Cameron's Veto - just how might it look from Beijing ?
The events in Brussels last week with the British 'veto' exercised have had their well choreographed consequences among our own political classes - the spirited bulldog barking gleefully in one corner while toys are hurled liberally from a pram in another. It's interesting to speculate a little on how this is seen on a wider world stage and I have drawn on recent exposure to Chinese perceptions to draw some tentative conclusions.
As it happens I spent a couple of hours only last week with a group of Chinese officials who were gamely trying to come to terms with the intricacies of patent law and protection of intellectual property protection ( I don't quite know how I get these gigs - a mixture of charm, wit and my striking good looks I suspect). Among the more interesting aspects of a lively discussion was the clear assumption of Chinese colleagues, that the EU was already precisely the sort of prescriptive supra-national governmental body that the Euro-sceptics here so much abhor. Specifically, the notion that ( as things currently stand) protection of IP through a patent needs to be sought from each of the member states of the EU left them amazed.
This was not group of foreign or trade policy boffins - rather a delegation of middle ranking officials tasked with stimulating innovation and enterprise in their home province. Their working assumption about the EU would probably be shared by their counterparts in other areas if government and business - ie as a body which supervises and directs the business affairs of Europe much as the Beijing Government does across China.
Of course the UK ( and the Irish Republic) already stand clearly apart from the rest of our European partners in the eyes of prospective Chinese visitors - whether tourists or business people. While the rest of the EU looks to operates a common visa policy under the Schengen agreement, visitors to the UK need to make an (irksome ?) separate application to come here.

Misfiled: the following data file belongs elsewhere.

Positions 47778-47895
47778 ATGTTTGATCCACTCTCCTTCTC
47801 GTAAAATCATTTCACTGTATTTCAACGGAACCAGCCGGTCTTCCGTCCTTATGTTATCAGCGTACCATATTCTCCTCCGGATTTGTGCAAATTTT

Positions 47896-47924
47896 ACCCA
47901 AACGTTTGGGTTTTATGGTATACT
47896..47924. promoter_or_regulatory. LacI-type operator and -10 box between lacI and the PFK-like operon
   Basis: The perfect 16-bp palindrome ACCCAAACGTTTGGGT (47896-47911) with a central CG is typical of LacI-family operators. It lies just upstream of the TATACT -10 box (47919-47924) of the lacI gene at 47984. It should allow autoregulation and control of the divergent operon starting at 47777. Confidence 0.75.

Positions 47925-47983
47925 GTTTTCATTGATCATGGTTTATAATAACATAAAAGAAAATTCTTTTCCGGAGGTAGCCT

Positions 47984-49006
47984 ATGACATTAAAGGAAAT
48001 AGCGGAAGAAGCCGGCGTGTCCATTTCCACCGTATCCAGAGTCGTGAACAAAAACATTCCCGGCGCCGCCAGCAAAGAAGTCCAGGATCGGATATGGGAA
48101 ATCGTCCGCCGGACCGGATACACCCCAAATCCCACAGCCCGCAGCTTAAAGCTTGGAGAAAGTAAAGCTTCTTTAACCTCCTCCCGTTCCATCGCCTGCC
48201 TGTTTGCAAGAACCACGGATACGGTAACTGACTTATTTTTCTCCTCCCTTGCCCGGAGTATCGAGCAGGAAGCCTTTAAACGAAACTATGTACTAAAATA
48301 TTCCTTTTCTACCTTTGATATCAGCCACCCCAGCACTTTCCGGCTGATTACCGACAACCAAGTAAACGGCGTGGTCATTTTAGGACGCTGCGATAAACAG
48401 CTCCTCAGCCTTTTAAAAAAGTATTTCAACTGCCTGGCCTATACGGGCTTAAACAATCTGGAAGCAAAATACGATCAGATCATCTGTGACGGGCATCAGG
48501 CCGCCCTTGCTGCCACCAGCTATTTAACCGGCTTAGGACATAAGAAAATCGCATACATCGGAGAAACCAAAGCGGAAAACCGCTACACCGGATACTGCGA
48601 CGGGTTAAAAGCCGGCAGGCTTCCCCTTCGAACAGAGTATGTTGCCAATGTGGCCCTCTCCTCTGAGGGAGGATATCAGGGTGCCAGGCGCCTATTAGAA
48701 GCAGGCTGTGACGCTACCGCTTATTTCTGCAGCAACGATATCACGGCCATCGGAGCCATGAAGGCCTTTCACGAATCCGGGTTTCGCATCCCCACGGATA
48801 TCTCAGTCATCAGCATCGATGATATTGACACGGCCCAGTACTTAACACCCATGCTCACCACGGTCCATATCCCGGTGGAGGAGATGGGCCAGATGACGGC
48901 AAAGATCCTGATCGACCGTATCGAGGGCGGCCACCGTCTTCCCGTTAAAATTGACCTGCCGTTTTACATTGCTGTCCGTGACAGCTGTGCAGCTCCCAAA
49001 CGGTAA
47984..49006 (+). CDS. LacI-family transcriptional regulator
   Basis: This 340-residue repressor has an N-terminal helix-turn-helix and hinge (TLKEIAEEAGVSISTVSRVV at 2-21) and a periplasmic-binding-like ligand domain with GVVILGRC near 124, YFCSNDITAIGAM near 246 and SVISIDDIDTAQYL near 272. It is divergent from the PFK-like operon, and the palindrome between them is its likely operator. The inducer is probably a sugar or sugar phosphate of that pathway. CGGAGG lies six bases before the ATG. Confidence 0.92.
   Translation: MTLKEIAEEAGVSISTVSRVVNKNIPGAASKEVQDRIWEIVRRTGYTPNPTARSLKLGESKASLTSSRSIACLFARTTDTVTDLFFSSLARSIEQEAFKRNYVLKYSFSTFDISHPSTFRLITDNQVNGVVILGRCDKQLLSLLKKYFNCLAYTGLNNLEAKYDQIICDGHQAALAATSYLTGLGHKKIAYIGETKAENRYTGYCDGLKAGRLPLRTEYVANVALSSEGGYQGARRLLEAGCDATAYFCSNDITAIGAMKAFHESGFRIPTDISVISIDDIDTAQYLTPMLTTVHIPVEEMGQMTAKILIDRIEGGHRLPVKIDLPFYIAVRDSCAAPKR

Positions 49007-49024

Its rather more than a moot point as to how a UK standing alone and with its relationship with the wider EU even more uncertain would be regarded in China. There is considerable value placed in China on matters of scale and, particularly, stability - they are essential elements of the national narrative ( or myth) through which China explains itself to itself and China likes to see reflected elsewhere.
The European Union collectively is now China's biggest trade partner - but significantly within Europe it is Germany that leads the pack with some 130 billion euros of business between the two countries - projected to grow by over 50% in the next five years. In fact Germany which accounts for about 20% of the overall EU economy already has more than 40% of the value of trade with China. And while Germany has and retains its own anxiety about protecting intellectual property in this process this hasn't inhibited a massive mutual engagement.
Given this its hardly surprising that on a recent visit to China I was struck by the way in which my Chinese hosts politely but firmly emphasised to me just how thoroughly - and for how long - Germany and German business has been cultivating appropriate Chinese connections.
Volkswagen perhaps provides the exemplar case study in this regard. They began their operations in China well over 30 years ago and formed their first joint venture - with SAIC - in 1984 entering then into a 25 year contract. This was followed by a second deal with FAW in 1991. As a result of this long game, VW is the largest foreign car manufacturer in China with some 1.9 million vehicles sold in 2010.
Although we properly preened ourselves at Premier Wen's visit to Birmingham earlier this year, pride of place in his brief European excursion - his last port of call - was to Chancellor Merkel in Berlin. ( And in an era where 'soft' power is seen a crucial lever in international relations, bear in mind that it's the upholstery of the FAW Audi ( now being challenged by the Brilliance BMW) that Chinese government officials recline into as they make their progress around the country).
China's most senior economic policy makers are in closed session this week in Beijing seeking to engineer a process that can continue downward pressure on inflation there without switching off growth. Jim O Neil of Goldman Sachs - the man who first coined the 'BRIC' acronym - views their efforts as vital to the international economy in the immediate and longer term.
If you are concerned that the UK is already a little too disconnected from the Chinese economic engine, further decoupling into the slower lane of a two speed Europe - further removed possibly from China's clear sense of where the real power in Europe lies - might not be the best bet ?